7 years ago from Saratoga Springs, Utah

      Yes, what they did with Zaius' character truly pushed the apes past being mere sophonts toward being real and actual, devious, conniving politicians. Truly the worst trait we could ever pass on to any civilization.

    • n3xus6 profile image

      n3xus6 

      7 years ago

      Most significant about 1968's Planet of the apes, i thought, was how Dr. Zaius was fully aware of everything Taylor thought, and Cornelius and Zira were trying to prove...the fact that the planet was in fact Taylor's Earth, and that humans in fact were in charge once...Zaius knew all of this, and sought to suppress it, which added to the more human than human character of the apes.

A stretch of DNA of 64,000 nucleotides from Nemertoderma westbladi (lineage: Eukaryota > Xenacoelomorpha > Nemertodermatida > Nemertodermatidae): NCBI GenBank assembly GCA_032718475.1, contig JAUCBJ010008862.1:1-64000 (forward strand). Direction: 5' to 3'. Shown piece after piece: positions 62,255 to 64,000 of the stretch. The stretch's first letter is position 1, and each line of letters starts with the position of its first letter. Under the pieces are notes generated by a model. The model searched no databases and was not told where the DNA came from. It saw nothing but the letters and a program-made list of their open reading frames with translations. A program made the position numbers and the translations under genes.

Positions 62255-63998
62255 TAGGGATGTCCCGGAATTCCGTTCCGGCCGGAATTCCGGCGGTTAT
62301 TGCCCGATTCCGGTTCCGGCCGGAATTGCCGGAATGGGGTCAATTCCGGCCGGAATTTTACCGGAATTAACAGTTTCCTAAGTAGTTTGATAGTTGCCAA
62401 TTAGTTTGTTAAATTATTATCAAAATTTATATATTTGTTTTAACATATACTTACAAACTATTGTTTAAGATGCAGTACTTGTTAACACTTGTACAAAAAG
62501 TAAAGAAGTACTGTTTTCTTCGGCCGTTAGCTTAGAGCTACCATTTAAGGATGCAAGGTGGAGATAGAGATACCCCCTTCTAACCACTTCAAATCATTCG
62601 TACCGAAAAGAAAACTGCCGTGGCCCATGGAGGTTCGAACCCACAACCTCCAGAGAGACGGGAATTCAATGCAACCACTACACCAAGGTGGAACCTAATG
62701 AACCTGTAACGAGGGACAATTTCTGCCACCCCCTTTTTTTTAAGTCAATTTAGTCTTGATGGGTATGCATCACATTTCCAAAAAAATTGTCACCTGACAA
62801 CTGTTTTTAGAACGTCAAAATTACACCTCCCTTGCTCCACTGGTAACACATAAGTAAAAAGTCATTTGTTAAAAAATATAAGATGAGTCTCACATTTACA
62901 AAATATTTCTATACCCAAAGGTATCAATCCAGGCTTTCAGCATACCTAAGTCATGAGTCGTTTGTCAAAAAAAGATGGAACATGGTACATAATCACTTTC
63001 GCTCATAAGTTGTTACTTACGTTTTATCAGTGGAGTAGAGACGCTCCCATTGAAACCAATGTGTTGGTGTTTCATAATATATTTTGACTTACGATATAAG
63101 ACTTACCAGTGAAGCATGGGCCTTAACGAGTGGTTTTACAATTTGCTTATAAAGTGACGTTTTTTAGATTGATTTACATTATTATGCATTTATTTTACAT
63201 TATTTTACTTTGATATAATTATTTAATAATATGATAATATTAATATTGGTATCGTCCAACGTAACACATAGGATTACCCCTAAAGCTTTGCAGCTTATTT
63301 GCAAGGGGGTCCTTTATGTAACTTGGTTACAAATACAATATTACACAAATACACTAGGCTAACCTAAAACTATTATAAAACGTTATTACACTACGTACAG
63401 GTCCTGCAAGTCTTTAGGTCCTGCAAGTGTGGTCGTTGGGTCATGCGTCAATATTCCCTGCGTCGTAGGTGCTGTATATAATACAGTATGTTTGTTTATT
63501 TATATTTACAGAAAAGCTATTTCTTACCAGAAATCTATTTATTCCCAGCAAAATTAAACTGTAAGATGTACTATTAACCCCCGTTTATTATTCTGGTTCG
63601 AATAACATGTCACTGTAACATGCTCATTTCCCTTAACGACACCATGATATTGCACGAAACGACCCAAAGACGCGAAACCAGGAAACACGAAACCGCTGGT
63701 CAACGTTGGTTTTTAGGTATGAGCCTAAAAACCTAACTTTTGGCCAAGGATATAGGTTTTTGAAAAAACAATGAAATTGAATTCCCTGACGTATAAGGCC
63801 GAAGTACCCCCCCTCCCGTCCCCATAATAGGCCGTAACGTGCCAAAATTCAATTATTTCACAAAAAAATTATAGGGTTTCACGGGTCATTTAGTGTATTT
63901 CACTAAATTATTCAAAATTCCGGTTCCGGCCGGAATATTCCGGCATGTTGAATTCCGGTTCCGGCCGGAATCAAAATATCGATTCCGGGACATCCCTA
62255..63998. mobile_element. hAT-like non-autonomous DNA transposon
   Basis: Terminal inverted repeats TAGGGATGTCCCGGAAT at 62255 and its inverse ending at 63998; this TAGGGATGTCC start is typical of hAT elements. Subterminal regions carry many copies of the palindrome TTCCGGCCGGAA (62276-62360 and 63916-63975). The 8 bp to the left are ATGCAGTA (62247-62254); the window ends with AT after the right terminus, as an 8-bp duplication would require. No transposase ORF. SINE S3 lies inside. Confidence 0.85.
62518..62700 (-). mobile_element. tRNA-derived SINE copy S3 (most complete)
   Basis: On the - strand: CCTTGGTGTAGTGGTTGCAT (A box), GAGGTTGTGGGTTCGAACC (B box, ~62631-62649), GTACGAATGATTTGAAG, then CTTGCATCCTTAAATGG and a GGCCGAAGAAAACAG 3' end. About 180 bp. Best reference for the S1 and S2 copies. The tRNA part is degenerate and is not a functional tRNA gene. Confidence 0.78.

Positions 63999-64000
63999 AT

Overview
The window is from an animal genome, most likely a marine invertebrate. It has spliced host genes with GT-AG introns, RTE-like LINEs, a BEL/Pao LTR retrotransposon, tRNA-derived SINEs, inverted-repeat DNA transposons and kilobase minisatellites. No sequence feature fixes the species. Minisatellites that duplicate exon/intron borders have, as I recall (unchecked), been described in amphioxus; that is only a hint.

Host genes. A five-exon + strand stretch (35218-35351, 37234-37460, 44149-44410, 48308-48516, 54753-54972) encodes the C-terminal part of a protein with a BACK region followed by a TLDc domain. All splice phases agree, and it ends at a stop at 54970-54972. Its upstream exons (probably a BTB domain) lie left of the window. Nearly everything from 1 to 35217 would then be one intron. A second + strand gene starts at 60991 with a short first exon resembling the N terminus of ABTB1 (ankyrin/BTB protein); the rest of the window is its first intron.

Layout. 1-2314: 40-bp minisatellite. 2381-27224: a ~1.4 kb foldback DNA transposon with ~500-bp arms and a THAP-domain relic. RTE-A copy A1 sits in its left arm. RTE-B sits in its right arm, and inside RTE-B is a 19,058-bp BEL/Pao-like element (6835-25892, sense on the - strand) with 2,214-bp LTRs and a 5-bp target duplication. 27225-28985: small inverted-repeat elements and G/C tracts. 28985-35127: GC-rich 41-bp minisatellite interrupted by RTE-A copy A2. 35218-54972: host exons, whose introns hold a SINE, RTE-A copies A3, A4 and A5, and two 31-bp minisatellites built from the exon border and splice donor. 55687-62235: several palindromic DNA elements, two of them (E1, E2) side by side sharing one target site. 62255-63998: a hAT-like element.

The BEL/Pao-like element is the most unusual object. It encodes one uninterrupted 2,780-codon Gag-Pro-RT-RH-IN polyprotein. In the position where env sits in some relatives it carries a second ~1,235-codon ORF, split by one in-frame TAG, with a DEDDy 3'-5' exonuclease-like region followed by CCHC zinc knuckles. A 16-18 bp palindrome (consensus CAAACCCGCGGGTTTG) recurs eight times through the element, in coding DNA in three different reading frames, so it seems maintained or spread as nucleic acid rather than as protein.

A flawed film, but a sincere and masterfully done film, and one of my favorites.

      Of all the 60's and 70's post-apocalypse films, I think "Rollerball" stood out as the best, but there's no denying the significance of the Apes films. Good hub, dude.

    • FloraBreenRobison profile image

      FloraBreenRobison 

      7 years ago

      I saw all of the original movie series. I enjoyed most of the them. But none of them I enjoyed as much as the first one.

    • poetvix profile image

      poetvix 

      7 years ago from Gone from Texas but still in the south. Surrounded by God's country.

      I can't wait for the newest installment to this cultural phenomenon. I love all the originals and find it so interesting that mankind projected his best and worst qualities onto his imagined cousin of the future.